CLDC is supporting Water for Citizens of Weed, CA (WCWC) as they file a complaint in February to the Forest Stewardship Council (FSC) about the actions of Roseburg Forest Products (RFP) in an attempt to end an ongoing lawsuit and maintain their primary water source, Beaughan Springs.
Weed, California has depended on Beaughan Springs for over 100 years for drinking and municipal water. As a timber town, they have also depended on the mill operations of Roseburg Forest Products and International Paper before them. Before RFP purchased their property in 1983, International Paper had given the rights of a portion of the springs to the City of Weed for $1 a year. When water bottling company Crystal Geyser Roxane came to town seeking more spring water, Roseburg saw an opportunity to make more money and then told the City that they needed to find a new water source. In an effort to protect their historical access to this water, community members came together to form Water for Citizens of Weed, California (WCWC). They began exploring ways to resist Roseburg’s water grab and retain the community’s rights to the springs. In early 2017, nine WCWC members wrote a letter to the local water master requesting them to investigate the situation. Their effort gained unanimous support from the City Council. The following day, RFP filed a lawsuit over the water rights naming WCWC and the nine individuals (the “Weed 9”) involved in signing the letter. The Weed 9 soon realized they were victims of a “SLAPP” – a Strategic Lawsuit Against Public Participation.
A SLAPP suit is an attempt to target people who exercise their Constitutional rights to free speech and silence them through legal bullying. Lawsuits like these are dangerous because they masquerade as legitimate civil lawsuits. However, they are an abuse of power and the court system and a threat to democracy and our First Amendment Rights. CLDC is a longtime defender of activists and activist groups that are forced to engage in SLAPP suits and routinely takes cases like these. As SLAPPs become a growing problem, a coalition of organizations called Protect the Protest has formed to fight these suits, expose those who file them, and defend people who face them, like WCWC and the Weed 9. CLDC has joined their task force with 350.org, Greenpeace, and many other organizations to support all movements being attacked with SLAPPs.
WCWC and the Weed 9 were dismissed from the lawsuit in December 2017 by a California Superior Court Judge on the grounds that they should never have been named and were merely exercising their constitutional rights. However, RFP soon appealed, forcing WCWC and the Weed 9 to continue to engage in the lawsuit at the State appellate level. Among those individuals named in the lawsuit are prominent members of the community including two former mayors, retired mill workers, volunteers for community organizations and former school board members. The appeal has dragged on for more than a year forcing the Weed 9 members to continue to bear court costs and the stress of an unknown outcome for the case. The small economically challenged City also faces hundreds of thousands of dollars in legal fees as it tries to defend itself from Roseburg’s legal challenge.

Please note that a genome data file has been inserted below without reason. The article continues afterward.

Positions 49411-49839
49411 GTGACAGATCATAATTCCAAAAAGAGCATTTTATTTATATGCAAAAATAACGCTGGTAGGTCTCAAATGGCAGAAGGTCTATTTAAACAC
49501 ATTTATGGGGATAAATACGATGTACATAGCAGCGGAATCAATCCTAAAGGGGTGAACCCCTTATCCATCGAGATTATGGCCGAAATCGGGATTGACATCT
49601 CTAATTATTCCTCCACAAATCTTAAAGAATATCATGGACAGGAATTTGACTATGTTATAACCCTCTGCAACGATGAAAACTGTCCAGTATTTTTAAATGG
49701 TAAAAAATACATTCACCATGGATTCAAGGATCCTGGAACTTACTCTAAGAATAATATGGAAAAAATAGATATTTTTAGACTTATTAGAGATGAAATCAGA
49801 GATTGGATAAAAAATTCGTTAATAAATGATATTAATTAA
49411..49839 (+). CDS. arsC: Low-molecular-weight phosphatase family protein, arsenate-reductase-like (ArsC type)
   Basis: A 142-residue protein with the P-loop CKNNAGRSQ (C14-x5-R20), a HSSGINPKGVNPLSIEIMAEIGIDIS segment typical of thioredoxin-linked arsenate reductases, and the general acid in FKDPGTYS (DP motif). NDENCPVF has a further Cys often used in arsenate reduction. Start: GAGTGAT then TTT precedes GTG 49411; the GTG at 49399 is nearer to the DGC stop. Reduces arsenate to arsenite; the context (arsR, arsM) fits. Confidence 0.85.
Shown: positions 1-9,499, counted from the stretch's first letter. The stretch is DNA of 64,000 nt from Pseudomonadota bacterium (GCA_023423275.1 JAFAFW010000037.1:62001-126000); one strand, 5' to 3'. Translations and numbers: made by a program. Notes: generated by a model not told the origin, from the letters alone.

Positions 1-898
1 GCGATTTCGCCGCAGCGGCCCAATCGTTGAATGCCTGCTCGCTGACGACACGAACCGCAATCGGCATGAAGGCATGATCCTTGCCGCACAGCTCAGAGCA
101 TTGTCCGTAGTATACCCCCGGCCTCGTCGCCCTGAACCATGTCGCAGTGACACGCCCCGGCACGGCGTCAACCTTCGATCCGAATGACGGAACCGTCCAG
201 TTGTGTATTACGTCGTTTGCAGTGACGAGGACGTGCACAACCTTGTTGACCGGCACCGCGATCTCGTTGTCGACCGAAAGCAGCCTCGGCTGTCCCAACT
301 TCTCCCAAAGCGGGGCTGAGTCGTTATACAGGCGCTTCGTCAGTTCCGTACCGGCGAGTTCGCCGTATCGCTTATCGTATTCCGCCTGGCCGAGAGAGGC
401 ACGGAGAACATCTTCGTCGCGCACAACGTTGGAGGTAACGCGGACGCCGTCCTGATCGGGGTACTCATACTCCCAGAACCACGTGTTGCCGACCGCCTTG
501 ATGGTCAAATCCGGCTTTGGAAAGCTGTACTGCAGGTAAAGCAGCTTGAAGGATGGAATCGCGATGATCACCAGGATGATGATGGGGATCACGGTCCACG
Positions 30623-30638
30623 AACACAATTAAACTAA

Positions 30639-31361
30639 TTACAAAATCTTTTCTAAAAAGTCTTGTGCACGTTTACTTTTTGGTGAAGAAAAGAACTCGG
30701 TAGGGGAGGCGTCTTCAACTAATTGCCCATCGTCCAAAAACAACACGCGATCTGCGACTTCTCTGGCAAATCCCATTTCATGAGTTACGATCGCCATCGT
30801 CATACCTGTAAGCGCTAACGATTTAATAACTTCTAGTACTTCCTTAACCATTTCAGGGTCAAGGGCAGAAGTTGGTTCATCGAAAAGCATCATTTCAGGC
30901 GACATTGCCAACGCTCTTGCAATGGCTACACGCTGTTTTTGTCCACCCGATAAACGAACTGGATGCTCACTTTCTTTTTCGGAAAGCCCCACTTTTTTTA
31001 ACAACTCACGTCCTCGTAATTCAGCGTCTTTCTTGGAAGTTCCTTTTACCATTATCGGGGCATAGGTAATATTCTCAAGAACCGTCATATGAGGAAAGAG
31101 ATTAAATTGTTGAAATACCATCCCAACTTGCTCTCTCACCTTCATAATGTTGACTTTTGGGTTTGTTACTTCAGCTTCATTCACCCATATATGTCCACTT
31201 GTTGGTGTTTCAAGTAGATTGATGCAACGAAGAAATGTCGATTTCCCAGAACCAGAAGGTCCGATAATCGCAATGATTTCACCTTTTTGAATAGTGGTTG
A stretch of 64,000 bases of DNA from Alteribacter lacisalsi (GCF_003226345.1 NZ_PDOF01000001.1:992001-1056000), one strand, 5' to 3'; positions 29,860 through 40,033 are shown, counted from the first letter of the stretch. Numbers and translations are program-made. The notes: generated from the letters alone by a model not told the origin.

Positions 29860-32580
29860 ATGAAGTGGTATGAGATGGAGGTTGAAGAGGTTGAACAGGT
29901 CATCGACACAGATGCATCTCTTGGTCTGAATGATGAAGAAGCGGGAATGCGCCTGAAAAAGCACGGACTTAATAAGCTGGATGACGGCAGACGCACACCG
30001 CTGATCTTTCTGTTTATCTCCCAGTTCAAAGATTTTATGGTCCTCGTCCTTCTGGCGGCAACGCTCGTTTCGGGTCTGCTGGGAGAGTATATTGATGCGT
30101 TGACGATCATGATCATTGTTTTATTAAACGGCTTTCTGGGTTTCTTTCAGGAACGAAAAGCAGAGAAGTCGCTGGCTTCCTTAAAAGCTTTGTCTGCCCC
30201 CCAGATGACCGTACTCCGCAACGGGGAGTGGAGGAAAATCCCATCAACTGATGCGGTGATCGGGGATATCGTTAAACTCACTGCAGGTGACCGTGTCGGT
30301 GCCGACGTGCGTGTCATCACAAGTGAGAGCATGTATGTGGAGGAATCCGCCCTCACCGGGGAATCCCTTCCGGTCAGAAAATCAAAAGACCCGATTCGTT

WCWC has taken many measures to deal with RFP directly, however the company has responded only by extending the lawsuit even longer. WCWC is now encouraging the FSC to step in and reevaluate the actions of RFP, proud holders of FSC certification for its “green” and “sustainable” lumber. FSC policies affirm that certificate holders must not violate traditional or human rights and must be evaluated on how companies treat the communities in which they operate. By filing a complaint directly with the FSC, WCWC members hope to pressure RFP to not only drop the unconstitutional SLAPP suit but also to recognize the City’s rights to their main water supply.
In solidarity and support, the CLDC has also written a letter to the FSC to encourage a thorough investigation of RFP’s actions and its violations of the constitutional rights and well-being of Weed community members.
The WCWC and the Weed 9 should not be facing lawsuits for speaking out in an attempt to protect their water. We must band together to support them and all movements for environmental justice getting hit with SLAPPs. SLAPPs are extremely dangerous attempts to silence criticism and repress the activist community. Movements to push back against SLAPPs enable us to show people, like WCWC and the Weed 9, that they aren’t alone in this fight. To quote Protect the Protest, “If you come for one of us, you come for all of us!” We must stand strong against corporate bullies and defend our rights to speak up and engage in public participation. We must stand together to hold up dissent.